REPORTS ON CARDIFF CORVEY RESEARCH PROJECTS

Database of British Fiction, 1800–1829
  Phase I Report (Peter Garside & Anthony Mandal): Information about the first stage (1997–99) of our ongoing database project.
  Phase II Report (Feb–Nov 2000) and Circulating-Library Checklist (Database Project Team): Details of the latest research in our database project, as well as a full Checklist of 2,256 titles from four circulating libraries.
  Phase II: Anecdotal Comments (Database Project Team): A record of comments from 30 sources, which will form a fraction of the material included in our continuing database project.
  Phase II: The Flowers of Literature (Database Project Team): Transcriptions of reviews in The Flowers of Literature (1801–09), of over 140 novels and tales.
  Phase II: Advertisements for Novels in The Star, 1815–24 (Database Project Team): Listings of newspaper announcements in one of the popular London dailies of the early nineteenth century.
  Phase II: Walter Scott, Tales of my Landlord (1816): A Publishing Record (Database Project Team): Full transcriptions of documents relating to the publication of Scott’s collection of tales, drawn from the archives of William Blackwood & Sons, Longmans, and John Murray.

The English Novel, 1800–1829
  Bibliography Update 1—Apr 2000–May 2001 (Peter Garside, with Jacqueline Belanger & Anthony Mandal): A full update to vol. 2 of The English Novel, 1770–1829: A Bibliogtraphical Survey of Prose Fiction Published in the British Isles (OUP, 2000), including new titles, author attributions, clarifications, etc.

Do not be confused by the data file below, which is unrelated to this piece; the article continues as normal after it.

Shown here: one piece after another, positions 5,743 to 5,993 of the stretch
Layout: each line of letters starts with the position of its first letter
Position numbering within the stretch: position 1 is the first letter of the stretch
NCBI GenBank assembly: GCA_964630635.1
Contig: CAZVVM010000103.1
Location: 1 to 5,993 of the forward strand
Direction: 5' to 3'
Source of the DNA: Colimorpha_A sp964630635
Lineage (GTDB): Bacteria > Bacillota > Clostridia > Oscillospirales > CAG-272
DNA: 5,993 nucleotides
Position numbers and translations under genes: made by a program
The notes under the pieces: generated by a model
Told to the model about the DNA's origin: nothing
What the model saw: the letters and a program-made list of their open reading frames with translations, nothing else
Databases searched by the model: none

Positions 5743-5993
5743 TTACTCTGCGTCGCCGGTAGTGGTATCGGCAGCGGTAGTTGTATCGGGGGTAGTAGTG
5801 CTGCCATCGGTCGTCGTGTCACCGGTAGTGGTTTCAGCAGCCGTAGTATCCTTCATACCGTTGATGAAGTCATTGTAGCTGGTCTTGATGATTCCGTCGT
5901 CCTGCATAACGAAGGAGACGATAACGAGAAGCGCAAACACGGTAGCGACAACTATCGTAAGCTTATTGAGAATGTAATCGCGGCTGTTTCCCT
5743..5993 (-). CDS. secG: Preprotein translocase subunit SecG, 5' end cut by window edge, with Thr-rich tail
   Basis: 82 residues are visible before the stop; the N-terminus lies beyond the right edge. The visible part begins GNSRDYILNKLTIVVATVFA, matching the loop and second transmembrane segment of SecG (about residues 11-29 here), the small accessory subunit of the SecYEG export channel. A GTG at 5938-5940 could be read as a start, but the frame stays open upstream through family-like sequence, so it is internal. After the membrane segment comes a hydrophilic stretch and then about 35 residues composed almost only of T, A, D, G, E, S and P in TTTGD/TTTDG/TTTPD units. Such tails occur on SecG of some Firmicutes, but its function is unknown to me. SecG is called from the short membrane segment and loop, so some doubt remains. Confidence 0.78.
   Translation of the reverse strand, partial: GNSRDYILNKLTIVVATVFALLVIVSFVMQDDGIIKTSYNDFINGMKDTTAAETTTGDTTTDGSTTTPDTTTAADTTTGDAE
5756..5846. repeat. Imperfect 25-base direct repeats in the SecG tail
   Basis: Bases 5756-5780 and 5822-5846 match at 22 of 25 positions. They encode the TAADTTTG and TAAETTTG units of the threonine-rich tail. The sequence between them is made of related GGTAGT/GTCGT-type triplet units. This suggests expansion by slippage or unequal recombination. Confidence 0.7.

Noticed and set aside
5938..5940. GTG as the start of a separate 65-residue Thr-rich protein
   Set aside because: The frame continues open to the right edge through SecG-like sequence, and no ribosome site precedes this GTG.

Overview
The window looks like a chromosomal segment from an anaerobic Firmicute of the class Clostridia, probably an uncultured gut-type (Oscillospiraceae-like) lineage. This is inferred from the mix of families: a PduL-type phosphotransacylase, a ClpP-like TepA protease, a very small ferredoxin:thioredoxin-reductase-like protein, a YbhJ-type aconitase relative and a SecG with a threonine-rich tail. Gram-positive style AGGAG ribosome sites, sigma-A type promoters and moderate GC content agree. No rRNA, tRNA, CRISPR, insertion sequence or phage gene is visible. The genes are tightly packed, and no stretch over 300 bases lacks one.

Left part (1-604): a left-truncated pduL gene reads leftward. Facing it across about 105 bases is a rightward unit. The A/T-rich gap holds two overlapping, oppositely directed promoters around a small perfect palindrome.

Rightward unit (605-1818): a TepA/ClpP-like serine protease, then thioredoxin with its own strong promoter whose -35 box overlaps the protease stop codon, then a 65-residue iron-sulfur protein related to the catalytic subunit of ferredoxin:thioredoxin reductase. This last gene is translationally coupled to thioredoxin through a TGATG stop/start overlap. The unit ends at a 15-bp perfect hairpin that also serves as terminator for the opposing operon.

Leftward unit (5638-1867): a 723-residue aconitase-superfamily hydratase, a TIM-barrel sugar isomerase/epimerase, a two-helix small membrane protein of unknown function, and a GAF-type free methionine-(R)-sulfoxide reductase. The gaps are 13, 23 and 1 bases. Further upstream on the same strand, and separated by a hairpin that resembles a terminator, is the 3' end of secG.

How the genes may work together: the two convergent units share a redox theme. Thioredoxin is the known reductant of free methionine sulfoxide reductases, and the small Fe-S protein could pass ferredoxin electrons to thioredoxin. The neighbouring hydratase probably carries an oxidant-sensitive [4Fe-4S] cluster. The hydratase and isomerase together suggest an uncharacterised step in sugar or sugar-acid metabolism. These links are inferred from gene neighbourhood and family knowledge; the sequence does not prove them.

Bibliography Update 2—June 2001–May 2002 (Peter Garside, with Jacqueline Belanger, Anthony Mandal, & Sharon Ragaz): The second annual update to vol. 2 of The English Novel, 1770–1829.
  Bibliography Update 3—June 2002–May 2003 (Peter Garside, with Jacqueline Belanger, Sharon Ragaz, & Anthony Mandal): The third annual update to vol. 2 of The English Novel, 1770–1829.
  Bibliography Update 4—June 2003–August 2004 (Peter Garside, with Jacqueline Belanger, Sharon Ragaz, & Anthony Mandal): The fourth annual update to vol. 2 of The English Novel, 1770–1829.
  Bibliography Update 5—August 2004–August 2005 (Peter Garside, with Jacqueline Belanger, Sharon Ragaz, & Anthony Mandal): The fifth and final annual update to vol. 2 of The English Novel, 1770–1829.

Other Projects